throw new BadCredentialsException('The presented password is invalid.');

     * {@inheritdoc}
    protected function retrieveUser($username, UsernamePasswordToken $token)
        $user = $token->getUser();
        if ($user instanceof UserInterface) {
            return $user;

        try {
            $user = $this->userProvider->loadUserByUsername($username);

            if (!$user instanceof UserInterface) {
                throw new AuthenticationServiceException('The user provider must return a UserInterface object.');

            return $user;
        } catch (UsernameNotFoundException $notFound) {
            throw $notFound;
        } catch (\Exception $repositoryProblem) {
            throw new AuthenticationServiceException($repositoryProblem->getMessage(), $token, 0, $repositoryProblem);

Note the call to $this->service->authenticate where the magic happens. The retrieveUser method receives a User instance from our user provider. Although this is not really clear in the code above, it will be after configuration in the service container. We use the configuration from the Symfony core and adjust it to our needs:

<service id="security.authentication_provider.acme_demo_webservice" class="%security.authentication.provider.acme_service.class%" abstract="true" public="false">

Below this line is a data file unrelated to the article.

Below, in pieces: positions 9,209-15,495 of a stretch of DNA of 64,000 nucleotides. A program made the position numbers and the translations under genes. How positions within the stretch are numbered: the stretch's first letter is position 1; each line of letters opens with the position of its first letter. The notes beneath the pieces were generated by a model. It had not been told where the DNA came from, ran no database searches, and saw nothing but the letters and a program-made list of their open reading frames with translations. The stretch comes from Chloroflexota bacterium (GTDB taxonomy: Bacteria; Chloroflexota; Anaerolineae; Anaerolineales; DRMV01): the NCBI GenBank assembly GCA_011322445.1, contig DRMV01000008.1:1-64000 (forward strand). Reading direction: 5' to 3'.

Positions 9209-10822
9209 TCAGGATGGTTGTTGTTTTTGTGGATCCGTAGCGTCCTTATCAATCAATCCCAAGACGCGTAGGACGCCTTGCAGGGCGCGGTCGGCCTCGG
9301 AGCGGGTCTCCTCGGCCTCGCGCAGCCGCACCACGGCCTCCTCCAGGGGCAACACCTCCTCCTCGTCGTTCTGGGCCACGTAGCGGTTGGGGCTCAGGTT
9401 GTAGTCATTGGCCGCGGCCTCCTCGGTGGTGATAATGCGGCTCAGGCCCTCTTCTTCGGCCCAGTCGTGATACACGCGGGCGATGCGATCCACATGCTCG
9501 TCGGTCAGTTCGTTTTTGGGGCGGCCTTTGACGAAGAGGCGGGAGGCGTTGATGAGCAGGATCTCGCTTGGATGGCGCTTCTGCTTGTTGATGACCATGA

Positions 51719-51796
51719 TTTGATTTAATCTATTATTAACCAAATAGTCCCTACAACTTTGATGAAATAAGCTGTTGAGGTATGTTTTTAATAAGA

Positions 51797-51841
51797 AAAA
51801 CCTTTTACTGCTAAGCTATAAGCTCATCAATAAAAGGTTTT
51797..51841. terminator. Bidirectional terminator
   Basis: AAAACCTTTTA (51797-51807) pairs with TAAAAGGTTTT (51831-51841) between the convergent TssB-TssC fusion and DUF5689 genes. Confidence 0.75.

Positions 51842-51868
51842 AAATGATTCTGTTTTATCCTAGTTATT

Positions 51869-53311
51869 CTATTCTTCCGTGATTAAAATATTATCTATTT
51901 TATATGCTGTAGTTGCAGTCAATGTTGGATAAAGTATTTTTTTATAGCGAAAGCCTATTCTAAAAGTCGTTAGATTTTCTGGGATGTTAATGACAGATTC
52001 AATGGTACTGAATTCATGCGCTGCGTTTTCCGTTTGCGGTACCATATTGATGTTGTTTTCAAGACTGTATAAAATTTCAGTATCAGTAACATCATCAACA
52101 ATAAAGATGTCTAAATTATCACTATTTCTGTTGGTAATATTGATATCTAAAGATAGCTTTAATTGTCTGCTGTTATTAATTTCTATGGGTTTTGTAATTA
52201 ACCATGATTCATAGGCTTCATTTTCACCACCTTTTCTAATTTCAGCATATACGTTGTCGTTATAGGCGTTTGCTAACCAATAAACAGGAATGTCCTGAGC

<argument type="service" id="acme_demo_webservice" />
  <argument /> <!-- User Provider -->
  <argument type="service" id="security.user_checker" />
  <argument /> <!-- Provider-shared Key -->
  <argument type="service" id="security.encoder_factory" />

Please note the empty arguments. Look a bit strange, huh? These will be magically filled when the container is build by our Factory! This is a bit tricky, and the cookbook explains pretty wel, so I suggest to take a look there. We are extending the FormLoginFactory because we want to change it bit:


namespace Acme\DemoBundle\DependencyInjection\Factory;

use Symfony\Component\Config\Definition\Builder\NodeDefinition;
use Symfony\Component\DependencyInjection\DefinitionDecorator;
use Symfony\Component\DependencyInjection\ContainerBuilder;
use Symfony\Component\DependencyInjection\Reference;
use Symfony\Bundle\SecurityBundle\DependencyInjection\Security\Factory\FormLoginFactory;